The Thresher Shark is also known as the Alopias Vulpinus or Fox Shark. Its name comes from the sharks unusually large tail (caudal fin), which is in most cases, as long as the shark itself!
Today, there are three living species of this Shark:
- Pelagic Thresher
- Bigeye Thresher
- Common Thresher
But experts are still puzzled about the possible existence of a fourth species. This mystery continues to elude enthusiasts, but many believe it’s only a matter of time before this fourth species is confirmed.
It’s origin is also surrounded by mystery. Most likely, the closer relative of the Fox Shark is the Megamouth Shark. Scientific studies are ongoing to try and resolve the many mysteries that surround this unusual and unique fish.
The largest known Thresher Sharks reach a length of more than 6 meters (20ft) and weigh 600 kilograms (216 pounds). Bigeye Threshers are normally the largest with Pelagic Threshers being the smallest.
These are slow growing sharks. They reach their maturity between 8 and 13 years old and live about 22 years. Again, there is quite a bit of mystery here. Some believe this shark is capable of living much longer, but simply hasn’t been verified.
Although Thresher Sharks love open and deep waters, they are also found in shallow waters near coastal areas. They are generally not found deeper than 500 meters (1,640ft).
They favor the Pacific and Indian Oceans, especially at the continental shelves of America and Asia. But the exact habitat, again, remains largely a mystery.
In addition to electro receptors that all sharks have, which gives them they ability to detect electrical impulses from living creatures, they also have an extraordinary heat exchanger system. They’re called “endoderms”, which means that they have special thermoregulation. In other words, they produce heat through an internal body mechanism such as enhancing their metabolism and muscle shivering. This is largely a unique feature in Thresher Sharks.
For the most part, they are rogue mavericks and remain largely independent. But on occasion, they join together in large groups. This phenomenon has mostly been observed in the Indian Ocean. The reasoning for these get togeathers is currently unknown.
These are very athletic sharks. They are known for slaying their prey with their huge tails and are famous for special jumping techniques and behavior called “breaching” where they jump out of the water and into the air.
While hunting, they launch themselves with their whole body out of the water and perform wild turns. They love to hunt schools of fish in the open Ocean waters and prefer Tuna, Mackerels, and sometimes go after certain breads of Seabirds.
As with so many other aspects of this mysterious shark, the reproductive behavior is not well explored. We do know that they are Viviparous, which means that eggs evolve in the uterus until birth.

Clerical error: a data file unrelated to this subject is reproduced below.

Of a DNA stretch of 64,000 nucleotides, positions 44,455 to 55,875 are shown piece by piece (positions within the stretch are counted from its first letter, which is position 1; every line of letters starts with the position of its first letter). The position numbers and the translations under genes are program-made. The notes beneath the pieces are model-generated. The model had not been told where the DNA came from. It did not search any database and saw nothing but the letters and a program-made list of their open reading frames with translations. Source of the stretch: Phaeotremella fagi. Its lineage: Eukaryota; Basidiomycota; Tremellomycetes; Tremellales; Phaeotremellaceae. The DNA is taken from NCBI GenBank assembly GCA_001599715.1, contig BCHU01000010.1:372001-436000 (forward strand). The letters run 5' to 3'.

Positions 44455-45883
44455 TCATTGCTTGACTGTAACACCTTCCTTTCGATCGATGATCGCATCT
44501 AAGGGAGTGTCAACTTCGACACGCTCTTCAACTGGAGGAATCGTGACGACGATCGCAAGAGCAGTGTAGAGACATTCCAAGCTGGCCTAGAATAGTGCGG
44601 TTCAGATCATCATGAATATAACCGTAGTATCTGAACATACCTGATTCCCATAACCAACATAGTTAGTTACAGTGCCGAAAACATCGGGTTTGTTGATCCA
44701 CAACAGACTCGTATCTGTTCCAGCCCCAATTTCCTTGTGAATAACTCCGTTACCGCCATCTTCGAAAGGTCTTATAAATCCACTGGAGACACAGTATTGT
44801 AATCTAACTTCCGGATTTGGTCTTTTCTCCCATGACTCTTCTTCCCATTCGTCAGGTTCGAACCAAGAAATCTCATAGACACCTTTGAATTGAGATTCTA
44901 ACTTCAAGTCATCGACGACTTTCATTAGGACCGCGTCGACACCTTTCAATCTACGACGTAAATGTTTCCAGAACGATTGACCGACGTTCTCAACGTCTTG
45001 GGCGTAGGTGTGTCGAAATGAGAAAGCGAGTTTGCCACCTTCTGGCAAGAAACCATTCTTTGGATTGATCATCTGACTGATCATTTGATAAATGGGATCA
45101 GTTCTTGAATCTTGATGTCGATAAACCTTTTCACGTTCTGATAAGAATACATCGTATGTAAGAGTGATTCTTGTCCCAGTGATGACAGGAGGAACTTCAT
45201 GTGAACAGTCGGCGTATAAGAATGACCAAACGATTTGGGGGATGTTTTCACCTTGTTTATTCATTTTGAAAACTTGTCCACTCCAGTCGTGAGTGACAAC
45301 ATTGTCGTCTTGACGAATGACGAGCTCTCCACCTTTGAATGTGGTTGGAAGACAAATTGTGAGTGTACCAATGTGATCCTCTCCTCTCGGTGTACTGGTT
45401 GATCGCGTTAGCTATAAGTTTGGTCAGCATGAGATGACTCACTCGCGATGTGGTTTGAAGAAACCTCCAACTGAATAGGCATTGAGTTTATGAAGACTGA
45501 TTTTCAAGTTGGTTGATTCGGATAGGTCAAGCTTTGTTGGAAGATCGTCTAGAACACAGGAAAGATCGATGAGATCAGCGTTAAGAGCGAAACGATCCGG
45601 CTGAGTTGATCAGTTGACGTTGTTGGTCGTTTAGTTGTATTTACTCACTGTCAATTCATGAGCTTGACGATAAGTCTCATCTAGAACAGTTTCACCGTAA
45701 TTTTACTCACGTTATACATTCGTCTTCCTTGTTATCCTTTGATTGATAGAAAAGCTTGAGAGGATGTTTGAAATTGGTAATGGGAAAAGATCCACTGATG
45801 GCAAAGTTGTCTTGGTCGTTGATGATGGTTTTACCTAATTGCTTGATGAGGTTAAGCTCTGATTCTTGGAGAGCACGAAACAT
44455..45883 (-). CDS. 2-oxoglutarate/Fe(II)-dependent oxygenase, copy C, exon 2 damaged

In general, they give birth to 2 to 5 pups at a time and the pups normally have a length of 120 to 160cm (47 to 63 inches).
There is a special phenomenon called “oophagy” in the womb. The pups actually leave their eggs, still in the womb, and feed themselves with all the unfertilized eggs.
Relationship with Humans
The largest threat to the Thresher Shark is human fishing. Many fisherman catch them for sport, while others catch them for their fins, liver oil, tails, and flesh.
Due to recent population depletion, new laws are being enacted to help protect this species from upsetting the fragile balance of the marine ecosystem, especially since these sharks have a low reproductive rate as compared to other sharks.
This species poses very little threat to humans. The largest threat of injury is divers getting hit with the enormous tail. Attacks of any kind on humans are almost unheard of.
10 Incredible Facts About Thresher Sharks
Thresher Sharks are an incredibly unique species of shark. They have very unusual anatomy, behaviors, and history. Though they are relatively populous, because of their environment, there is very little human interaction. Here are ten incredibly facts about Thresher Sharks:
1. There May Be An Undiscovered Species Of Thresher Sharks: So far, scientists recognize three extant species of Thresher Shark: The Pelagic Thresher, Bigeye Thresher, and the Common Thresher. A species of Thresher Shark was found of the coast of Baja in 1995. After scientific analysis of its DNA, it was found to potentially be a new species of Thresher Shark. These has only been one sample of this potential species found so far.
2. Thresher Sharks Have Very Long Tail Fins: Thresher Sharks have very long upper caudal fins. Thresher Sharks can grow to 19 ft (5.7 m) in length and maturity. Their long tail fin measures half the length of their body. So in adult Thresher Sharks, their tails can be as long as 10 ft (3 m). These long tails give them several unique biological and behavioral capabilities.